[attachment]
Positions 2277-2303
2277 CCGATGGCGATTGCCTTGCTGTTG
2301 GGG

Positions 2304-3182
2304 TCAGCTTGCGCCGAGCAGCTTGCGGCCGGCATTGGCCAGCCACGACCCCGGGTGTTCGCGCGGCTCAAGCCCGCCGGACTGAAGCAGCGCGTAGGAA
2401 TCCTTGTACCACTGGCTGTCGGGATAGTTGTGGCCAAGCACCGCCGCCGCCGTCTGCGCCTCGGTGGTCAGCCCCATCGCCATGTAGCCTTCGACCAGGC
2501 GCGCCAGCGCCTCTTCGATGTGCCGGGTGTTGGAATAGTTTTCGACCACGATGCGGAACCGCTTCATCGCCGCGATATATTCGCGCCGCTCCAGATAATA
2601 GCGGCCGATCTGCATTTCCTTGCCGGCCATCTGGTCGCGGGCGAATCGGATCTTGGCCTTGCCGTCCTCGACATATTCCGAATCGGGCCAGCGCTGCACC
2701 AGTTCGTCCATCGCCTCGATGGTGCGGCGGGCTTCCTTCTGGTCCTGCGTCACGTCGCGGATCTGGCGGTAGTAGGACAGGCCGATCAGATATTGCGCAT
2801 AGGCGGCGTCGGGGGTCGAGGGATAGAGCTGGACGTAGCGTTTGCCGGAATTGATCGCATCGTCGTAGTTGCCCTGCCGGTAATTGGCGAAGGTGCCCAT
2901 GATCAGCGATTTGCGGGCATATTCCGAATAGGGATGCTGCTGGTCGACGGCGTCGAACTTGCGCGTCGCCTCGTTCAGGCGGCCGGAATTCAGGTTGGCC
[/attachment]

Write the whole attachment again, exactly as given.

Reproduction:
Positions 2277-2303
2277 CCGATGGCGATTGCCTTGCTGTTG
2301 GGG

Positions 2304-3182
2304 TCAGCTTGCGCCGAGCAGCTTGCGGCCGGCATTGGCCAGCCACGACCCCGGGTGTTCGCGCGGCTCAAGCCCGCCGGACTGAAGCAGCGCGTAGGAA
2401 TCCTTGTACCACTGGCTGTCGGGATAGTTGTGGCCAAGCACCGCCGCCGCCGTCTGCGCCTCGGTGGTCAGCCCCATCGCCATGTAGCCTTCGACCAGGC
2501 GCGCCAGCGCCTCTTCGATGTGCCGGGTGTTGGAATAGTTTTCGACCACGATGCGGAACCGCTTCATCGCCGCGATATATTCGCGCCGCTCCAGATAATA
2601 GCGGCCGATCTGCATTTCCTTGCCGGCCATCTGGTCGCGGGCGAATCGGATCTTGGCCTTGCCGTCCTCGACATATTCCGAATCGGGCCAGCGCTGCACC
2701 AGTTCGTCCATCGCCTCGATGGTGCGGCGGGCTTCCTTCTGGTCCTGCGTCACGTCGCGGATCTGGCGGTAGTAGGACAGGCCGATCAGATATTGCGCAT
2801 AGGCGGCGTCGGGGGTCGAGGGATAGAGCTGGACGTAGCGTTTGCCGGAATTGATCGCATCGTCGTAGTTGCCCTGCCGGTAATTGGCGAAGGTGCCCAT
2901 GATCAGCGATTTGCGGGCATATTCCGAATAGGGATGCTGCTGGTCGACGGCGTCGAACTTGCGCGTCGCCTCGTTCAGGCGGCCGGAATTCAGGTTGGCC